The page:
Over the course of two years, the National Toxicology Program cell phone study investigated the effects of cell phone radiation on rats and mice. The results released in February tell us a lot. But about what, exactly?
What Is The National Toxicology Program Cell Phone Study?
The National Toxicology Program (NTP) is a division of the US Department of Health and Human Services. The program was given funding to carry out a long-term animal study, in an attempt to assess the true health impacts of radio-frequency radiation in living beings.
Rats and mice in the study were exposed to radio-frequency radiation for a total of around nine hours per day, over a period of two years.
The NTP found some evidence of carcinogenic activity.
In particular, the report found a large increase in one type of malignant heart tumor in male rates, and an increase in heart tissue damage in both male and female rats. The same results did not apply to mice. Increases in other types of tumors, including brain, prostate, liver, and pancreas were statistically significant. Though the NTP says that, despite rigorous study conditions, these cancers could not be conclusively attributed to the cell phone radiation.
Because technology moves faster than health studies can keep up with, the NTP cell phone study only tested with 2G and 3G frequencies. It’s worth noting that telecommunications companies are meanwhile already rolling out 5G technologies, which remain untested.
What the NTP Cell Phone Study Really Tells Us.
So how can the NTP study be interpreted? Well, that depends entirely on whom you ask.
This mass of conflicting news headlines highlights a real truth: the NTP cell phone study tells us more about the state of the industry than about actual science or health.
CNN hits the nail on the head with their news headline: “Cell phone radiation study finds more questions than answers.”
The Economy of Doubt
In 1969, the battle over the health effects of tobacco and cigarettes was still quite young. Some doctors and public health officials were starting to sound the alarm about the risks of smoking. But others, even doctors, disagreed, explaining there was no solid proof that cigarettes were harmful.
It was that same year that an executive of Phillip Morris wrote what has subsequently become an infamous memo:
“Doubt is our product,” the memo read, “since it is the best means of competing with the ‘body of fact’ that exists in the minds of the general public.”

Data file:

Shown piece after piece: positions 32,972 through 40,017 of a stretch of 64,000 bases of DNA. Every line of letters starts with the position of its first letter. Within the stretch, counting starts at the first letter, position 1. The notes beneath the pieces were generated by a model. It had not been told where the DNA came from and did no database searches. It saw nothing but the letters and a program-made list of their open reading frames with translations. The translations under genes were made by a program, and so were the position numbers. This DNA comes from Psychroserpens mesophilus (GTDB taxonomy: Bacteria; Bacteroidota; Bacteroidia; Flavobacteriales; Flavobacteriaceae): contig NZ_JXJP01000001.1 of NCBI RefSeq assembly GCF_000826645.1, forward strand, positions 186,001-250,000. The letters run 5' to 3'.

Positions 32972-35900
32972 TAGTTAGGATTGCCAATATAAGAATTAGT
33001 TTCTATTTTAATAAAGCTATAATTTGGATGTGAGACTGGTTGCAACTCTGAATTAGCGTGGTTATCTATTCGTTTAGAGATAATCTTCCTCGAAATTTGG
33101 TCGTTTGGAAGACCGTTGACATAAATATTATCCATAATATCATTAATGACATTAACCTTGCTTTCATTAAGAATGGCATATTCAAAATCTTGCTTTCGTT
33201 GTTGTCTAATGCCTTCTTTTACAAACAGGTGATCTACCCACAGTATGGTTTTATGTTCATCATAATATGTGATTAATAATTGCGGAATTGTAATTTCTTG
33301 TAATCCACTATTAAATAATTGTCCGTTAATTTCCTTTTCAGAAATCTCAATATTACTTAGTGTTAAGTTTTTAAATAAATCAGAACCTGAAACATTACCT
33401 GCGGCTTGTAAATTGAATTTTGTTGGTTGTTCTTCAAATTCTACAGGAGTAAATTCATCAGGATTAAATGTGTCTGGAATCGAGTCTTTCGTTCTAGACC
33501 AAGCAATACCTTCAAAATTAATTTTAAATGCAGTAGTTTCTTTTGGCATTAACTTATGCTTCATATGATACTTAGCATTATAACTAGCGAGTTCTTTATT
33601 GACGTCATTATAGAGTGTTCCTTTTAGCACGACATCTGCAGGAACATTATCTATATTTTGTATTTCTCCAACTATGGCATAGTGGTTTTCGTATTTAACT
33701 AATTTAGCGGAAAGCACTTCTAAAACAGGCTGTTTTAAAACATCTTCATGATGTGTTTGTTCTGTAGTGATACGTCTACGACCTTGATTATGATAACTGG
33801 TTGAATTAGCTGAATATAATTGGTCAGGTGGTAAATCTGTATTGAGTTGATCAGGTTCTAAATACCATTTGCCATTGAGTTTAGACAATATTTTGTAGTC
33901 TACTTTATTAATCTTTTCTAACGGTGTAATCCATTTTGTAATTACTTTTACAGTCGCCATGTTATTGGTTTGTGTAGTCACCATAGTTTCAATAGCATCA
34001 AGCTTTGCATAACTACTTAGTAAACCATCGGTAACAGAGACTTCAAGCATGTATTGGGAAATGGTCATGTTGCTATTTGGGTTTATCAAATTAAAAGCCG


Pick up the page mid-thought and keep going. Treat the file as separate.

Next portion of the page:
The tobacco industry didn’t set out to prove that cigarettes were healthy, or even just benign.
Instead, their primary strategy — and one that worked effectively for decades — was to cast doubt on the legitimacy of science. Because doubt is an effective weapon to fight facts.
This same strategy has been employed by other industries, too, casting doubt on everything from DDT to climate change. It seems the same thing is happening now with cell phone radiation and electromagnetic fields. Consumers are wondering, with good reason, if their cell phones might be harmful, and yet reports like the NTP cell phone study fail to provide any real answers.
While it may not have been the intention of the NTP to muddy the waters further, their inconclusive study simply adds to the doubt. And the more doubt there is, the harder it is for real scientific fact to break through and enter the public consciousness.
The Changing Tide
When science is cast in doubt, broad social understanding of health issues is delayed. And the regulations needed to improve health and safety are delayed.
But these are only delays: in time, the tide eventually changes.
That’s slowly but surely starting to happen with electromagnetic radiation. Awareness of the health risks of radiation exposure is dramatically increasing — as are governmental and regulatory responses.
As just two recent examples, France is looking to ban all cell phones in schools, and the California Department of Public Health has issued a warning to its citizens to stop carrying their phones in their pockets and sleeping next to them at night.
While public awareness of health risks still has a long way to go, these examples, along with a host of others, show that this tide is changing — and the tipping point isn’t far away.